A new study published today by the California Policy Lab attributed a decline in street crimes in San Francisco to an increase in police foot patrols.
The study concluded that the visible presence of officers assigned to walk city neighborhoods contributed to a 19 percent decline in assaults and a 17 percent decline in thefts citywide.
The decreased crimes correlate with a recent strategy that the San Francisco Police Department began on Sept. 1, 2017, re-assigning 69 officers to foot patrol assignments throughout the city’s police 10 police districts.
For the study, the policy lab and researchers from University of California at Berkeley used daily crime data for the 120-day period surrounding the policy change on Sept. 1, 2017. They found that in the weeks after the foot patrols began, larceny thefts declined by about 22 incidents per day and assaults declined by about eight incidents per day.
“The study suggest that a greater visible police presence helped reduce certain crimes in San Francisco in the two months following redeployment,” the policy lab’s executive director Evan White said in a statement. “These improvements in public safety are distinct from trends in prior years, and suggest the police’s redeployment made a difference.”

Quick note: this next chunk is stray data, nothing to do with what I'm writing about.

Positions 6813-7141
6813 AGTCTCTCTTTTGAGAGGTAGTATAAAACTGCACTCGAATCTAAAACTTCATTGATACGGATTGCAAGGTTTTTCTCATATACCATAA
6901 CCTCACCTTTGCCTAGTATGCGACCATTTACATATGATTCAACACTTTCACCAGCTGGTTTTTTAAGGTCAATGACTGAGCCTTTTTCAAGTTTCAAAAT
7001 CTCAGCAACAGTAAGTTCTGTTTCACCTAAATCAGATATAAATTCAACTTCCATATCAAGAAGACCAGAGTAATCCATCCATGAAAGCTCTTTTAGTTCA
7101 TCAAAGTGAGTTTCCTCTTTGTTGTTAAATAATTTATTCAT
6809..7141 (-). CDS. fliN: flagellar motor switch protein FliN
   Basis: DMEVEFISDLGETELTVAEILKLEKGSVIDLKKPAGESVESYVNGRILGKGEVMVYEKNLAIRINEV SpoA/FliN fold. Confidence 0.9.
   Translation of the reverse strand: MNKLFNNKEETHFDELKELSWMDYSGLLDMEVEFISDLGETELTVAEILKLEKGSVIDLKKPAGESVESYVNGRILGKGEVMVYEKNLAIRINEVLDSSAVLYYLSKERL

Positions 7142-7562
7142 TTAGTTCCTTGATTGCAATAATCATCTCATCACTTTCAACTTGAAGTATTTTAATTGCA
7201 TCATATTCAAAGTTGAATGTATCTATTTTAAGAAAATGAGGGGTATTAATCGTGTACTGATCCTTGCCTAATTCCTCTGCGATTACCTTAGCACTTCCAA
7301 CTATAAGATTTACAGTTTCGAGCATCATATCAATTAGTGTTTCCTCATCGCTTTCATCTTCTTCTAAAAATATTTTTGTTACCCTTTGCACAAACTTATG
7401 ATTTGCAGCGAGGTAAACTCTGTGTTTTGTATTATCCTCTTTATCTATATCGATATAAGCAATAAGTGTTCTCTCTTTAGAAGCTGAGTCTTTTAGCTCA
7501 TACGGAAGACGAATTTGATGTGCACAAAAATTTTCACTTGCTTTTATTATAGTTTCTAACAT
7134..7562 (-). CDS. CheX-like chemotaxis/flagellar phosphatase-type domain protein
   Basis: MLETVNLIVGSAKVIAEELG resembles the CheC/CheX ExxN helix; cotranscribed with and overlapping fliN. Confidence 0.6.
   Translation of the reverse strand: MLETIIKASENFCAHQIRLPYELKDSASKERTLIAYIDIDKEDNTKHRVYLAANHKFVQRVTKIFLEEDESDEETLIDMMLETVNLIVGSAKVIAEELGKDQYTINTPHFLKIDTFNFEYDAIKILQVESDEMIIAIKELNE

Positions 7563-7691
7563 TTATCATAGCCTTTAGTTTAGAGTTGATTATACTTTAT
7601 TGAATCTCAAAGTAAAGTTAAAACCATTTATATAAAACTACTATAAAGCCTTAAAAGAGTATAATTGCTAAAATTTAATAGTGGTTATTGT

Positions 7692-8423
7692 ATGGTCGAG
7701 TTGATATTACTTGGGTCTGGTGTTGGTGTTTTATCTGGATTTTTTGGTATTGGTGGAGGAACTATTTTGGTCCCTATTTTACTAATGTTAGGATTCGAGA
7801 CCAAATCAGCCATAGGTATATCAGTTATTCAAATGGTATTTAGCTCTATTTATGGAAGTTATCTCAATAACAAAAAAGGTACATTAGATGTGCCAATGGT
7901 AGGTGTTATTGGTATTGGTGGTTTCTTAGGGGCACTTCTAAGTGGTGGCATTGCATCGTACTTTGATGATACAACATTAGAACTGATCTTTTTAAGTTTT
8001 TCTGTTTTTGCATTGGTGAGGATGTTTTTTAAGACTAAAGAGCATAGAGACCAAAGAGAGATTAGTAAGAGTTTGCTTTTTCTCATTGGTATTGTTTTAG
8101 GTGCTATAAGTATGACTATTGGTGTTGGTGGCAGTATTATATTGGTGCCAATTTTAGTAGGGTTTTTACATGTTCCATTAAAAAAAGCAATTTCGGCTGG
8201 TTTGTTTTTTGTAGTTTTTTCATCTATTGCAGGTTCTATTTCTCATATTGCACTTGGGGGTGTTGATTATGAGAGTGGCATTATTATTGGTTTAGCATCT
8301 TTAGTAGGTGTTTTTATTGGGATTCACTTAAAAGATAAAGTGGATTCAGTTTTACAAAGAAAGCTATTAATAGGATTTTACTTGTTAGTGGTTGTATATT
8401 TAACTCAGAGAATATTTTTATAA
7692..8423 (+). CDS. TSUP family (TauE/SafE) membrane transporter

The most visible decreases in theft were in the Ingleside, Mission, Northern and Richmond police districts, while the biggest decreases in assault were in the Bayview, Central and Mission police districts, according to the study.
“Our foot patrol strategy is based upon deterrence and engagement with the community and would-be criminals,” police Chief William Scott said. “The date from this study supports our approach and shows that the greater number of visible, uniformed officers we are able to bring to our public spaces, the greater the benefit to public safety.”
“Having officers walking the streets helps prevent crime and allows the police to form relationships with the people they serve,” Mayor London Breed said. “The data backs up the results we have seen on the ground, which is why I included funding in the budget so we can train more officers and why we continue to increase foot patrols.”
Last month, police expanded foot patrols in the Mid-Market area, deploying 43 officers, concentrating mostly on Market Street between Fourth and Eighth streets.
According to police, the increased foot patrols initially began as a way to address a rise in thefts, including vehicle break-ins.
-Daniel Montes, Bay City News